These tracks are involving and paint a heady picture of a strange, underworld landscape for the listener to become entranced with.
The Death Metal base is complemented extremely well by the Doom influence, reminding me of the amazing début by Temple of Void; both bands know how to create emotive Metal atmospheres without losing their Death Metal core.
It’s not all slow dirges either, as there’s enough upbeat material here to provide good variety. These parts are still done in a gloomy way though, and they even have a Blackened feel on occasion; there’s a noticeably larger Black Metal influence in general on Darkness Evermore in fact.
Nightfell have successfully followed up their strong début album with an ever stronger second one. Check this out.
This is Atmospheric Doom that takes elements of bands such as, (older), My Dying Bride and Paradise Lost and works them into its own melancholic, gloomy soundscape. There’s a Gothic component to their style, as well as some Old-School Death Metal elements wrapped up in their sound.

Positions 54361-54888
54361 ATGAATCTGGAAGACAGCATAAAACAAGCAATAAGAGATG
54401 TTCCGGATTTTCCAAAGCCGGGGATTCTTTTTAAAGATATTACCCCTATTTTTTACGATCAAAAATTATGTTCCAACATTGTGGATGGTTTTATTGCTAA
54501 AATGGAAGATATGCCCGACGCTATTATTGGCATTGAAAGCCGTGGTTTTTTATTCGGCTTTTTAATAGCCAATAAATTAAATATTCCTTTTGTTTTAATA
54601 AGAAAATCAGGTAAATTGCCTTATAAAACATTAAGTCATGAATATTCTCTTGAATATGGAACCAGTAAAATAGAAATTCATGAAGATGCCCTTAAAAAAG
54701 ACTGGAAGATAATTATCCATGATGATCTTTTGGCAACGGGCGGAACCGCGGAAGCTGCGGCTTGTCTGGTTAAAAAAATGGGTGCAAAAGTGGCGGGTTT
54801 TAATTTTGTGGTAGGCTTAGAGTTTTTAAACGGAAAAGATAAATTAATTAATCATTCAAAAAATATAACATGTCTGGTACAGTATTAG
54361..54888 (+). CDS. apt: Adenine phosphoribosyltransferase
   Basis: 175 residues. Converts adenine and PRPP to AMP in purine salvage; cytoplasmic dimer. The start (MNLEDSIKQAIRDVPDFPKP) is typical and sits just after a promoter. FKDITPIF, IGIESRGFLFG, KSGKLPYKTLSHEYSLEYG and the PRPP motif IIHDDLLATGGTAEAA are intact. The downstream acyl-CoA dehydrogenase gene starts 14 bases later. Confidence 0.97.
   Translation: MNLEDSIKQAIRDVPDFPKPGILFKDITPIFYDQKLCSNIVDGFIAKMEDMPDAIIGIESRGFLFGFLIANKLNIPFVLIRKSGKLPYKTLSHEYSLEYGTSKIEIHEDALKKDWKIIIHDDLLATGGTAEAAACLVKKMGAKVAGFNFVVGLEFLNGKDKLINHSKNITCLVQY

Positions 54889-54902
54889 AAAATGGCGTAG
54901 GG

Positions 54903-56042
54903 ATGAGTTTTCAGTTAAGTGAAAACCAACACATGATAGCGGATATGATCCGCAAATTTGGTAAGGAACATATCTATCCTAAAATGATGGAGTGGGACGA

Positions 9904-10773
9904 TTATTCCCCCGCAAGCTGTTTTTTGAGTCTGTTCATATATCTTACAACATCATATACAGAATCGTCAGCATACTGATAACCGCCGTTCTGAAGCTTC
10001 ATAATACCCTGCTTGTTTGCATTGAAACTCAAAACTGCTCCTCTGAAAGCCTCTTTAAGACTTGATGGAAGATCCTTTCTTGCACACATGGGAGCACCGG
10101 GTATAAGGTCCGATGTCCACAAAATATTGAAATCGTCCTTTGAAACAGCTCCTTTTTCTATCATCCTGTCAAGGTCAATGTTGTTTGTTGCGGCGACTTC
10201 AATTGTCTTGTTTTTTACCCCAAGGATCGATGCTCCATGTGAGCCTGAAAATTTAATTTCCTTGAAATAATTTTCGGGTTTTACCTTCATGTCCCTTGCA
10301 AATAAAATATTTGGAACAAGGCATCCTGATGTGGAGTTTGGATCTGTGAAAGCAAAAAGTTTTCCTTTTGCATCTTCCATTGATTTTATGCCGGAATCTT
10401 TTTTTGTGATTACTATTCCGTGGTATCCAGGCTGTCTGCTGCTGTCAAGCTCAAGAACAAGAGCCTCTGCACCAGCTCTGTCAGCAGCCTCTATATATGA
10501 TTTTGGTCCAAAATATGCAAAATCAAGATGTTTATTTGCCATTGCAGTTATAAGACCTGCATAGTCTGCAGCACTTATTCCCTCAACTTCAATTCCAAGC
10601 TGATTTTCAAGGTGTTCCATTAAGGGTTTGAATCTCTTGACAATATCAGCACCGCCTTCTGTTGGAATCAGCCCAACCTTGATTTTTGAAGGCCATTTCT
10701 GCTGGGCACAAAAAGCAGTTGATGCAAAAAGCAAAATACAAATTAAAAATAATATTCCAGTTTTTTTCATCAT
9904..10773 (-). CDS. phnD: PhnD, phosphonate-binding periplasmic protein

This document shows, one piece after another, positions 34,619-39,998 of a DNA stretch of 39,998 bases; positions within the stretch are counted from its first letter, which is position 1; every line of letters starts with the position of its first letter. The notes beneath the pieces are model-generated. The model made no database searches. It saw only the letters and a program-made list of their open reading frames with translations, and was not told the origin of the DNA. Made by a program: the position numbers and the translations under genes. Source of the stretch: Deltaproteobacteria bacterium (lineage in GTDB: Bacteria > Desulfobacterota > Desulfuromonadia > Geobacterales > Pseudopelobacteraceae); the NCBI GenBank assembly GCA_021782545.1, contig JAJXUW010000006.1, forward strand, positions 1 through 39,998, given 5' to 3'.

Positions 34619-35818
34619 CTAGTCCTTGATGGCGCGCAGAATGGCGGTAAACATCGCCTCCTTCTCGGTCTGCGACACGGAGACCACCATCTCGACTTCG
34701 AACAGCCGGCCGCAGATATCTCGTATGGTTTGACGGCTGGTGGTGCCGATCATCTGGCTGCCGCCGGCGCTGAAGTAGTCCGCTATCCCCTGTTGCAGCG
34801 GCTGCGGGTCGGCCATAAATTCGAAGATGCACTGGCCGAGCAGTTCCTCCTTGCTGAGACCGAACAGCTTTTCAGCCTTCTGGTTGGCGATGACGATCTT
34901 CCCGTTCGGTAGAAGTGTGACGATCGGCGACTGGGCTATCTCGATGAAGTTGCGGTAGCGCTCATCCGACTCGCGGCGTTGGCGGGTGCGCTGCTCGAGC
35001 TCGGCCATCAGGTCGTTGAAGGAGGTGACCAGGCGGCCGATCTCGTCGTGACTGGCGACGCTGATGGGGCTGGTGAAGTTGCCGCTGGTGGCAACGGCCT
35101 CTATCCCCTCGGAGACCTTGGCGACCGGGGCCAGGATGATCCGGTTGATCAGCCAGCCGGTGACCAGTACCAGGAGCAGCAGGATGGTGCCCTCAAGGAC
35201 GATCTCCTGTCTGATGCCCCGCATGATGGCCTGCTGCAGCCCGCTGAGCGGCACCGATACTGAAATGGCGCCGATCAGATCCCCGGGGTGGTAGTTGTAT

Although they have their share of slower sections, for the most part this is not agonisingly slow Doom that crawls along at a minimal speed. No, this is Doom Metal with plenty of groove, mid-paced momentum and Metal riffs, and the Death Metal influence helps the band keep things moving.
Screamed/rasped vocals are the main mode of lyrical delivery, although the odd clean and semi-clean does appear here and there. They’re performed in a really engaging manner, and their real strength is in how they work with the guitars to seamlessly ensure that the songs are greater than the sum of their individual parts.
There are a lot of really tasty, captivating riffs on this release. Combined with the interesting vocal delivery and vocal patterns the two work together to hook and snare the listener. Before you know it you’re nodding along and getting into it quite easily.
The music is enhanced by keyboards and effects that add to the atmosphere, although these are quite subtle and the main show is carried off via the interplay between guitars and vocals.
My Silent Wake’s latest album is full of top quality Doom that harkens back to the early 90s without wallowing in nostalgia or backwoods glancing; it’s simply a sound of the era, impressively realised in 2015.
Have a listen and let the band work their dark magic.